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Hearings Before the Department of Public Welfare to Expunge an Abuse Finding

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The alleged perpetrator of abuse against a child faces a collateral proceeding, not typically dealt with in a criminal matter; the fight to have their record expunged of the alleged abuse.

By Attorney Elisabeth K.H. Pasqualini, Child Abuse Expungement Attorney, Harrisburg, PA

Unlike criminal proceedings, child abuse expungement hearings are held before the PA Department of Public Welfare, not a judge or jury.  Further, the Appellant (petitioner) is fighting not to be acquitted of criminal charges, but to have their report of abuse against a child "expunged" from Child Line and FBI clearances.  

Having such a mark on your record will affect your ability to work in and around children.  Such as becoming a teacher, school nurse, daycare provider, social worker, babysitter, foster parent or adoptive parent.  It will also detrimentally affect your ability in your own custody matter if you have an indicated finding of abuse.  That is why it is important to appeal an agency determination of an "indicated" report of abuse or a "founded" report in a timely manner.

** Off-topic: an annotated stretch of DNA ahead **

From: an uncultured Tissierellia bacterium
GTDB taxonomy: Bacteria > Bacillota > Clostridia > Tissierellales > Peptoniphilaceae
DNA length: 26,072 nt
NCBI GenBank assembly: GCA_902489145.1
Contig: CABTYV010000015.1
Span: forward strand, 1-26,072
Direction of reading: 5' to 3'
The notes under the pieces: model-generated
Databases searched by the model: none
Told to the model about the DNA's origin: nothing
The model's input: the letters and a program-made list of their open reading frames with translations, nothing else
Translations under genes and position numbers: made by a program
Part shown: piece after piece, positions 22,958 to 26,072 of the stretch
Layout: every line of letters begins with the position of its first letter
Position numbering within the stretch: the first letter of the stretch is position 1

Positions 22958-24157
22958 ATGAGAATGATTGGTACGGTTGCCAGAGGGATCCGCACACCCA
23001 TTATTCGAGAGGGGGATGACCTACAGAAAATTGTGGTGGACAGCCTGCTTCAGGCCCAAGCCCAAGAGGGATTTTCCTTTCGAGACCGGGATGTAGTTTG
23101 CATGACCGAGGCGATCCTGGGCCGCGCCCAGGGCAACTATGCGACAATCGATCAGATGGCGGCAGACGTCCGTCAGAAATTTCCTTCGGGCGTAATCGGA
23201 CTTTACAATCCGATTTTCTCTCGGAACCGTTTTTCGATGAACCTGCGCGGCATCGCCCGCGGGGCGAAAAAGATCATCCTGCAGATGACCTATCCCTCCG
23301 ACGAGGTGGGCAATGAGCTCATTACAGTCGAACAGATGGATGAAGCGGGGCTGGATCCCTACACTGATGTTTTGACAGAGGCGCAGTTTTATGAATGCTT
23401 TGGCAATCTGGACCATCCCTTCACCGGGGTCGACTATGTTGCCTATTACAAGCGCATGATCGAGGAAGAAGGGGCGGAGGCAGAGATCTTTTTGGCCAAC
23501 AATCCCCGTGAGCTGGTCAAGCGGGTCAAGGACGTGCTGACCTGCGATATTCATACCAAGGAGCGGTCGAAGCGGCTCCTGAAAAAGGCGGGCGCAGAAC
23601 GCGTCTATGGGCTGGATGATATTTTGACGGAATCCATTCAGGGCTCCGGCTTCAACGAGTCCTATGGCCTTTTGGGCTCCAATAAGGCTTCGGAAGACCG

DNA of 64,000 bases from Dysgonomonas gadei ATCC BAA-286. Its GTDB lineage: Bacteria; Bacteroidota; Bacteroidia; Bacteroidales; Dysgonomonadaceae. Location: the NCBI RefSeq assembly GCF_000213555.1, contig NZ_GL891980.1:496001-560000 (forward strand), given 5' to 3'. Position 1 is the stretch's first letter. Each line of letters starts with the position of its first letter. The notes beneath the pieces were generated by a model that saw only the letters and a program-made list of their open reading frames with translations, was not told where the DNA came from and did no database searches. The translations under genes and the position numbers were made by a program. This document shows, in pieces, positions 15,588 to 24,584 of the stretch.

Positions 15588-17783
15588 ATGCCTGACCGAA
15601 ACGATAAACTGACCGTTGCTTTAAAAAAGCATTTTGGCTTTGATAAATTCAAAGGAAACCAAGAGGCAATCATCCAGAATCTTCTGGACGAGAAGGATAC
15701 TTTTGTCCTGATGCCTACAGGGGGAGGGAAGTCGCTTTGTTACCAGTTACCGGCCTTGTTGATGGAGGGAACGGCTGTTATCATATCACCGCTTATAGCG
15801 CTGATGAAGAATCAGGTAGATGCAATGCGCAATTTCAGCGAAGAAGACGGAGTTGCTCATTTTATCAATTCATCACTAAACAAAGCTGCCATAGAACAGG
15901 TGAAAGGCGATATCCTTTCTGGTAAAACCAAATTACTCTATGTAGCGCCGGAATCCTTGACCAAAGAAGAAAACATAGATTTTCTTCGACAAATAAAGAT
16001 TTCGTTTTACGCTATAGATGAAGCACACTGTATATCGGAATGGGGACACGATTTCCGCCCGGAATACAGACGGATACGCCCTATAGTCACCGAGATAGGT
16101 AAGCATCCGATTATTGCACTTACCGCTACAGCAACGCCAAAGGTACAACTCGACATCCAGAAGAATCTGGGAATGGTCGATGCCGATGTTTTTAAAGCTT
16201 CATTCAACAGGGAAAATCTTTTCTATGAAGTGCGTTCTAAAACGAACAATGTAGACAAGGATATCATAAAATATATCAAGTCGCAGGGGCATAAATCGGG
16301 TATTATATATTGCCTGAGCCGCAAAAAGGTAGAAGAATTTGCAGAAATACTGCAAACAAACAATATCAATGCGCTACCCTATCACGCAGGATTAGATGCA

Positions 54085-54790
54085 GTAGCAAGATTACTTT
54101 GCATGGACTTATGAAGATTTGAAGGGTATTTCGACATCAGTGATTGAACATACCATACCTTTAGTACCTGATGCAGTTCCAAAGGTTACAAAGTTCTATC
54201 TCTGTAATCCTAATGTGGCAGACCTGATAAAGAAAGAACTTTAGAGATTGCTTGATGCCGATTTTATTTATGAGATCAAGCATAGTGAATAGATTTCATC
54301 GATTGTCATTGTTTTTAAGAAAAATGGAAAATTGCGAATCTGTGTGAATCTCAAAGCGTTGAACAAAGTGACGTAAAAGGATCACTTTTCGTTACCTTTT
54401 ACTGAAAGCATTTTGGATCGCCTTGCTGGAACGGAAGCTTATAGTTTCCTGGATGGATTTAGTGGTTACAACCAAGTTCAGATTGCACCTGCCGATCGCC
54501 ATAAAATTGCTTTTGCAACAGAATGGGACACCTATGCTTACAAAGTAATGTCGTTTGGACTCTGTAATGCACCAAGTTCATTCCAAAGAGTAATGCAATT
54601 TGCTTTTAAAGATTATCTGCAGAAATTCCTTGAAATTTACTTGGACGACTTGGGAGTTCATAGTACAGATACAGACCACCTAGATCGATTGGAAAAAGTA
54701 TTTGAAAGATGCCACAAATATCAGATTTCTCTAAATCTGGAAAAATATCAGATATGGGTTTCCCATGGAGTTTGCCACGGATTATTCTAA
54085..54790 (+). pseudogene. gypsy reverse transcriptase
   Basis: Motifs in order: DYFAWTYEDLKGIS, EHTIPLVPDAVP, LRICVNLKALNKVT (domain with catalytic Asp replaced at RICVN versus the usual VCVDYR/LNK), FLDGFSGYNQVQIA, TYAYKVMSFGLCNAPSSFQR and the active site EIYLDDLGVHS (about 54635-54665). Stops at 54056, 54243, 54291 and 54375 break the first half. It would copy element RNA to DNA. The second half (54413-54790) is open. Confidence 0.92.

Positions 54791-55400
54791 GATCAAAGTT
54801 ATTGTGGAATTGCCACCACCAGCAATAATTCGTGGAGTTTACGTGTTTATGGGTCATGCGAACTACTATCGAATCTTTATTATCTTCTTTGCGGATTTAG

What Happens at the Department of Public Welfare?

A hearing officer must make specific findings of fact in determining whether to expunge a record.  The Secretary of the Department of Public Welfare or the Bureau of Hearings and Appeals as the Secretary's designee, is the ultimate fact finder in a hearing to determine whether to expunge an indicated report of child abuse.  In an expungement case, the burden of establishing the accuracy of an indicated report rests squarely on the child protective agency (usually the children and youth agency of a county), and the agency's evidence must outweigh any contrary evidence. 

The Burden is on the Agency to Prove You Committed the Abuse

In a recent decision on July 12, 2012, the Pennsylvania Commonwealth Court issued a decision in G.V. v. D.P.W. __A.3d___(Pa Cmwlth 2012), adopting a "clear and convincing" evidence standard to maintain a statutorily-designated information from an indicated report on the Child Line Registry.  This is a higher standard placed on an agency than the one prior, which was a "substantial evidence standard."

If you've been notified by Children and Youth, Child Protective Services, or another Commonwealth agency that you have been given a "founded" or an "indicated" record of abuse, you should challenge their determination.  You may contact Shaffer & Engle Law Offices, LLC toll free or email us today.

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